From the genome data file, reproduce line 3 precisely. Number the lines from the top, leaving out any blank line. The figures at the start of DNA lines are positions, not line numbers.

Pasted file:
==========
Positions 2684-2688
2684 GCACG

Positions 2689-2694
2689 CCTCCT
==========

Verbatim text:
Positions 2689-2694